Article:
No Country for
Sick Old Men
Doc Compares Obamacare with Trumpcare; Differences Are Concerning
BY DR. RICHARD WEINER
Patients are coming to my clinic with worries. That’s nothing new: people have chest pain, or a cough that won’t go away, or a mole that gets bigger, and they go to the doctor. What’s new is that they worry won’t be able to afford the trip.
Patients are now treating me as a type of insurance agent, one who can divine the future and tell them whether to buy health coverage, and how much.
Call my patient Mike. Mike has been smoking at least a pack of cigarettes a day since he graduated from high school forty years ago. He’s overweight, doesn’t exercise much, and is headed toward diabetes. His blood pressure could be better.
Mike wants me to peer into my crystal ball and tell him what his chances of a heart attack are. Here’s a crystal ball: http://www.calculators.org/health/heart.php
Most of the tools listed there will give you an answer in the same ballpark, and there’s little mystery involved. Mike should quit smoking this afternoon, lose thirty or forty pounds, eat more sensibly and take his blood pressure medicine. (A prescription, by the way that’s free at some grocery story pharmacies and only $4.00 a month at Walmart. The national economy is safe.)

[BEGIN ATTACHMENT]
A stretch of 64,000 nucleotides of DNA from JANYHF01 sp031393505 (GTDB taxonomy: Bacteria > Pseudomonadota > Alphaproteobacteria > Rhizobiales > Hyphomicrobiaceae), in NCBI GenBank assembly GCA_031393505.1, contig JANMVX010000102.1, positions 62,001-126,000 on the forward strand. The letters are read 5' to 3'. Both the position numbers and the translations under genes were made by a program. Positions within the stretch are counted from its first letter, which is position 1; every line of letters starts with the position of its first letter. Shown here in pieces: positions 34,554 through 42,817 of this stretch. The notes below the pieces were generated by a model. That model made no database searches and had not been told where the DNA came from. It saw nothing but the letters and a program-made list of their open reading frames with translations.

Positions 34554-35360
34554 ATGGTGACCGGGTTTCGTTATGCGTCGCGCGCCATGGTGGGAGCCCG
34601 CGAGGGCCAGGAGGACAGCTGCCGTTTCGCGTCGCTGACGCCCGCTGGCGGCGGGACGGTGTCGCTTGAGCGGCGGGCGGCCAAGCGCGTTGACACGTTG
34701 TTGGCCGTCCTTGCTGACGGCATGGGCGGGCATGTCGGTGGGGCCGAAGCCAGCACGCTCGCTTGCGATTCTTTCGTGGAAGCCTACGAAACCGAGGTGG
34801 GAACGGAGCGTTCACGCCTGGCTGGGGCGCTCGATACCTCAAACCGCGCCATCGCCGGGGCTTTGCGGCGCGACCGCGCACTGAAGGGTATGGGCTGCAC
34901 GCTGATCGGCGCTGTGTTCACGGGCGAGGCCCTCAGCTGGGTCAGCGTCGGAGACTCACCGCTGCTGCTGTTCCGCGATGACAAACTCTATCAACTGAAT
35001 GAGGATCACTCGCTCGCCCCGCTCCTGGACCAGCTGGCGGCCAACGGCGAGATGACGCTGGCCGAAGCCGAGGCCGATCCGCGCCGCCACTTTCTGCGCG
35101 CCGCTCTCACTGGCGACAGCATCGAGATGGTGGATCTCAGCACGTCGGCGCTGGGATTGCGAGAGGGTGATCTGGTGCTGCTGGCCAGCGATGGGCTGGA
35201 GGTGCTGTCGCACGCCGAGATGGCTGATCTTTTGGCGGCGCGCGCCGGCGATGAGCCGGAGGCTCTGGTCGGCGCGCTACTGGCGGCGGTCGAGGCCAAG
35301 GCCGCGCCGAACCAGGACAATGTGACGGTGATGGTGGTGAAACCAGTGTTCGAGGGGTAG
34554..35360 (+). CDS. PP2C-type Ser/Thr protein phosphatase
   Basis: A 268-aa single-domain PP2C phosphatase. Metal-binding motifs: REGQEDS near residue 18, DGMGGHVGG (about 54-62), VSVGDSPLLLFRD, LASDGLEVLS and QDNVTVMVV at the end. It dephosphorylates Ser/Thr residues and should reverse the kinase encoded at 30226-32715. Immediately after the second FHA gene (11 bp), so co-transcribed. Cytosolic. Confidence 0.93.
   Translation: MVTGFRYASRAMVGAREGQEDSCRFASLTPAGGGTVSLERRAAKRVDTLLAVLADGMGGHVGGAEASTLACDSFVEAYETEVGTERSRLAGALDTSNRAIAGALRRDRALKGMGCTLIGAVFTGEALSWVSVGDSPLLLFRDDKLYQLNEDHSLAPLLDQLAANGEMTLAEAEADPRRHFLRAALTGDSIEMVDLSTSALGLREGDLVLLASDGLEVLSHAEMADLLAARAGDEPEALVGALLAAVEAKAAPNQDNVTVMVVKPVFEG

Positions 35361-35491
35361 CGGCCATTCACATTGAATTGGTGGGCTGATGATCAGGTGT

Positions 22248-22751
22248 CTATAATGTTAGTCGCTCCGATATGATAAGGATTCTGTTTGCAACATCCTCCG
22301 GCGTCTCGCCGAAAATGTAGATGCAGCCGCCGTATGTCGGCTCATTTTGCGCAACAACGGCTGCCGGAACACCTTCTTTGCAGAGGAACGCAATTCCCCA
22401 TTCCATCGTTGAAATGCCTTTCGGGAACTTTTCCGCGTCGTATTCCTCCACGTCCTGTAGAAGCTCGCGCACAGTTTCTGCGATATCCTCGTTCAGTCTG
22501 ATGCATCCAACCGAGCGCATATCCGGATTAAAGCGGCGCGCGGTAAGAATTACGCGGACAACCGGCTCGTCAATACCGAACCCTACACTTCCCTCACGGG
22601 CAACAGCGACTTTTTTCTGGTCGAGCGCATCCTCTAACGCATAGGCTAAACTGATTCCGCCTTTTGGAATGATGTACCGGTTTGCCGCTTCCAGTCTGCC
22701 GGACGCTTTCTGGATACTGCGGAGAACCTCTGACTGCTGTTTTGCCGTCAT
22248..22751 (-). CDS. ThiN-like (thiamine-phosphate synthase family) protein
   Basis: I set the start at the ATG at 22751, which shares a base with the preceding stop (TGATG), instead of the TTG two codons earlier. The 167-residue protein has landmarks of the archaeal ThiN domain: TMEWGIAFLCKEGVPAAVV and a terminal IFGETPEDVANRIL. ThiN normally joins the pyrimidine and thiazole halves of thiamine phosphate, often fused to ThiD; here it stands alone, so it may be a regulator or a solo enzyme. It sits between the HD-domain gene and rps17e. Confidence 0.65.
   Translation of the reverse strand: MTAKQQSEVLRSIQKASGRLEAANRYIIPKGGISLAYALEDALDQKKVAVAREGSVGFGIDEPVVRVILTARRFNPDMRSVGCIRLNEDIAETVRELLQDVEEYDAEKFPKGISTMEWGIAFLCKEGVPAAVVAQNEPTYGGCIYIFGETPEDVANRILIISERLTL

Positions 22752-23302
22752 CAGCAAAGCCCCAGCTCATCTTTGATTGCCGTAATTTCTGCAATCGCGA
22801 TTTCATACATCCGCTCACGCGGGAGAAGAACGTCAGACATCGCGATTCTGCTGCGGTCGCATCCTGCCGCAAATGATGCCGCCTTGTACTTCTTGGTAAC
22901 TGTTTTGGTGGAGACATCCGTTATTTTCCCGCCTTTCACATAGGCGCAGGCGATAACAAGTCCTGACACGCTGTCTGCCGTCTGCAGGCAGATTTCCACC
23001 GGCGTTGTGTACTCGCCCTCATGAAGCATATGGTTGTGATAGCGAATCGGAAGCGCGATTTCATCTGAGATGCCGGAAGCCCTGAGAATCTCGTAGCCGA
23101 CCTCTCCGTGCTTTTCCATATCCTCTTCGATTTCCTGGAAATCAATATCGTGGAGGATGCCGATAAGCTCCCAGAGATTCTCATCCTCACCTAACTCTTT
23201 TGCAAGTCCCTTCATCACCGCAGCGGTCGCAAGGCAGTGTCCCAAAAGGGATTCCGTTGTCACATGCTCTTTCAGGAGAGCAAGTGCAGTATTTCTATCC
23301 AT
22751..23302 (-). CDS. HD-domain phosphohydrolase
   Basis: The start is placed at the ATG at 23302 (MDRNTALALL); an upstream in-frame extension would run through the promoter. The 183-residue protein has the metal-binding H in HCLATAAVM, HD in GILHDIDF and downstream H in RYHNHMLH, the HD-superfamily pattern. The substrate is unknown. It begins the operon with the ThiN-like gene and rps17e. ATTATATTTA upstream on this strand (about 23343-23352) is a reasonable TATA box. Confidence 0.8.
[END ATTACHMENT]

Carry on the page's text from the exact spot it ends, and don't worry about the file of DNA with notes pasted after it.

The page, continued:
But Mike wants more that. He wants me to specify the date on which he will have a heart attack, so he can buy really good health insurance that year. I tell Mike (more…)
African American Suicide
Why a 15-year-old Girl’s Death Should Raise Alarm Bells Among Black Parents
BY KIM WHITING
14-year-old Marcie Gerald was an honor roll student at Homewood-Flossmoor High School School in Chicago’s south suburbs, a typical young teen who liked to change up her hairstyles and paint her nails in colorful shades. She was into health food, liked shopping for natural soaps and skin care products, and followed the glamorous lives of models.
Her mom, Elizabeth Gerald, says, “She was a little sophisticated for her age. She was involved in organizations that empowered young women and focused on community service.” Elizabeth says Marcie had dreams of attending Harvard Law School one day.
Yet three years ago, violence turned Marcie’s life tragically (more…)